the parties and organisations
involved in the procurement of
construction projects

2.3 outline the advantages and disadvantages of


international methods of procurement

3.2 describe the roles and principal contractual


responsibilities of the parties involved in the
procurement phase of a typical contract
3.3 outline the purpose and activities of the
organisations involved in procurement for the
construction and built environment sector

LO4
Understand construction contracts
in terms of time, cost and quality

4.1 explain the implications of being ahead of or behind


schedule for completion
4.2 compare project costs regarding pre-contract,
tender and final account stages
4.3 evaluate contractual measures to ensure compliance
with quality requirements

LO5
Understand construction contracts
in terms of supply chain
management

56

5.1 analyse contractual arrangements used with


nominated, named and other types of subcontractor
5.2 evaluate the types of contractual arrangements used
with suppliers

BH029571 Edexcel BTEC Levels 4 and 5 Higher Nationals specification in


Construction and the Built Environment Issue 2 August 2011 Edexcel Limited 2011

UNIT 11: CONTRACTUAL PROCEDURES AND PROCUREMENT FOR CONSTRUCTION AND THE BUILT ENVIRONMENT

Guidance

Links
This unit links with other Edexcel BTEC HN Construction and the Built Environment units, for
example:

Unit 4: Management Principles and Application for Construction and the Built Environment

Unit 6: Health, Safety and Welfare for Construction and the Built Environment

Unit 9: Law and Contract for Construction and the Built Environment

Unit 16: Measuring, Tendering and Estimating for Construction and the Built Environment

Unit 57: Project Management for Building Services Engineering.

The content of this unit has been designed and mapped against the current CIC National
Occupational Standards and the current NVQs at levels 4 and 5. Completion of the learning
outcomes will contribute knowledge, understanding and skills towards the evidence
requirements of the NVQs.

See Annexe B for summary of mapping information to NVQs.

This unit has also been mapped to illustrate the links to the NQF units.

See Annexe D for summary of mapping information to NQF units.

Essential requirements
It is important that learners have access to the main types of building and engineering contracts
and use these where appropriate. These contracts should be current or include amendments
where necessary. Learners should be provided with extracts from the forms of contracts where
appropriate. The form of contract will depend on whether learners are studying construction, civil
engineering or building services engineering.
It is essential that a culture of health and safety is embedded in all the units to ensure that the
learners understand the importance and relevance of health and safety issues. Therefore there
should be clearly signposted aspects of current legislation and health, safety and welfare
implications throughout the delivery and assessment of this unit.

Employer engagement and vocational contexts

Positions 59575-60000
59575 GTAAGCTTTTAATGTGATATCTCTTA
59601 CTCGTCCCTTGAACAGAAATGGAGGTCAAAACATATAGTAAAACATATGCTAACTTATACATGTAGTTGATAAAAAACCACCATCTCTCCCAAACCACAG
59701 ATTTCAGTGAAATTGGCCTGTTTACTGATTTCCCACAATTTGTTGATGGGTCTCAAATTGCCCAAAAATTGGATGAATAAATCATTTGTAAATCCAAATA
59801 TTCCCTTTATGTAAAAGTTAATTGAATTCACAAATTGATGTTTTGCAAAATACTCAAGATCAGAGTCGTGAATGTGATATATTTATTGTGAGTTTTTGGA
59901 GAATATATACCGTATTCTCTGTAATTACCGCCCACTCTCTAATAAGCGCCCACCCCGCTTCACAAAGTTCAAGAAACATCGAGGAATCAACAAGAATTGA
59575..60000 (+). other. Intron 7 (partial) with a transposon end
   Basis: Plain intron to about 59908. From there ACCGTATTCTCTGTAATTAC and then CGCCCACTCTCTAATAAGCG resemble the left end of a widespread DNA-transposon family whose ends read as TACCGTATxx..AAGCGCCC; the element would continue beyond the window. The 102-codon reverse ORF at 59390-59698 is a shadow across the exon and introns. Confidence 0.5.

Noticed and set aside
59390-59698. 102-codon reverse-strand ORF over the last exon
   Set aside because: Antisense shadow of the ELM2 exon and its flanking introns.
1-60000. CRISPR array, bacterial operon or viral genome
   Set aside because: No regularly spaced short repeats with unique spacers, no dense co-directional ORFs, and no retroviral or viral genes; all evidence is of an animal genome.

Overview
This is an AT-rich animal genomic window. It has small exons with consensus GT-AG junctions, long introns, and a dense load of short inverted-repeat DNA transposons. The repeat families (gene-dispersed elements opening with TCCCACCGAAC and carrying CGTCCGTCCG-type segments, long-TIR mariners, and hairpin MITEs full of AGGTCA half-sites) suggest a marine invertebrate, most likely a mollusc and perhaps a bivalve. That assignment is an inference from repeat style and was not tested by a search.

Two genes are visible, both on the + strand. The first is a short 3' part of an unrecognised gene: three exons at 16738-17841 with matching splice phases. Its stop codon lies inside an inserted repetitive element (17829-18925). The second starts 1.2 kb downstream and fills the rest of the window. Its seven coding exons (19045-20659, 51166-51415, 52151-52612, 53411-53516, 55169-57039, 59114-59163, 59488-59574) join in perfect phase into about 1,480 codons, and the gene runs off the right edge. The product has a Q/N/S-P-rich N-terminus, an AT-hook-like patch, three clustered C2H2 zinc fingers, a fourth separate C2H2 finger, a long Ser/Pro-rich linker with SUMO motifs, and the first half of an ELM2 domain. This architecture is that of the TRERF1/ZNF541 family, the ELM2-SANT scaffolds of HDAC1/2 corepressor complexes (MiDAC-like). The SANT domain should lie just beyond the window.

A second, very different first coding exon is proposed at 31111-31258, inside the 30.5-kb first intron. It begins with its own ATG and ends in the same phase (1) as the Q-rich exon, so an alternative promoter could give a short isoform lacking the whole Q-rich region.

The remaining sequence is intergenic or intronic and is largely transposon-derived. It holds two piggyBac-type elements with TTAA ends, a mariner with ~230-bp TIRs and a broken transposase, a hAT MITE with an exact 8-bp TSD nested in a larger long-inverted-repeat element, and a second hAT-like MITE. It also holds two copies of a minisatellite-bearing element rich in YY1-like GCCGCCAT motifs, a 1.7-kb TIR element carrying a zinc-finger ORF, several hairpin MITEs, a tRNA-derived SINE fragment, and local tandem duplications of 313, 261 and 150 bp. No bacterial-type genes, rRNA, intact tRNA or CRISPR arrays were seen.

Tutors should organise presentations by visiting speakers, for example clients, designers and/or
contract managers on the roles and responsibilities of parties involved in a contract and the roles
and activities of the professional bodies. Tutors should use real-life case studies, for example
procurement methods used for significant buildings, illustrating the implication of standard forms
of contract for the client and contractor (time, cost and quality) and contractual conditions for
nominated and named sub-contractors and suppliers.

BH029571 Edexcel BTEC Levels 4 and 5 Higher Nationals specification in


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BH029571 Edexcel BTEC Levels 4 and 5 Higher Nationals specification in


Construction and the Built Environment Issue 2 August 2011 Edexcel Limited 2011

UNIT 12: CONVERSION AND ADAPTATION OF BUILDINGS

Unit 12:

Conversion and Adaptation of


Buildings

Unit code:

A/601/1267

QCF level:

Credit value:

15

Aim

This unit enables learners to understand the feasibility of modifying buildings for specific
purposes and develop skills to produce drawings, specifications and construction plans to modify
buildings using design briefs.

Unit abstract

This unit enables learners to develop their understanding of building conversion and adaptation
work. Learners will examine the feasibility of modifying existing buildings, the requirements of a
design brief and the preparation of drawings and specifications to meet planning, building control
and other current legislative requirements. Learners will prepare working drawings, specifications
and produce construction plans to modify buildings.

Learning outcomes

On successful completion of this unit a learner will:


1

Understand the feasibility of modifying existing buildings for specific requirements

Be able to use design briefs to modify existing buildings

Be able to produce drawings and specifications to modify existing buildings

Be able to produce construction plans.

BH029571 Edexcel BTEC Levels 4 and 5 Higher Nationals specification in


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UNIT 12: CONVERSION AND ADAPTATION OF BUILDINGS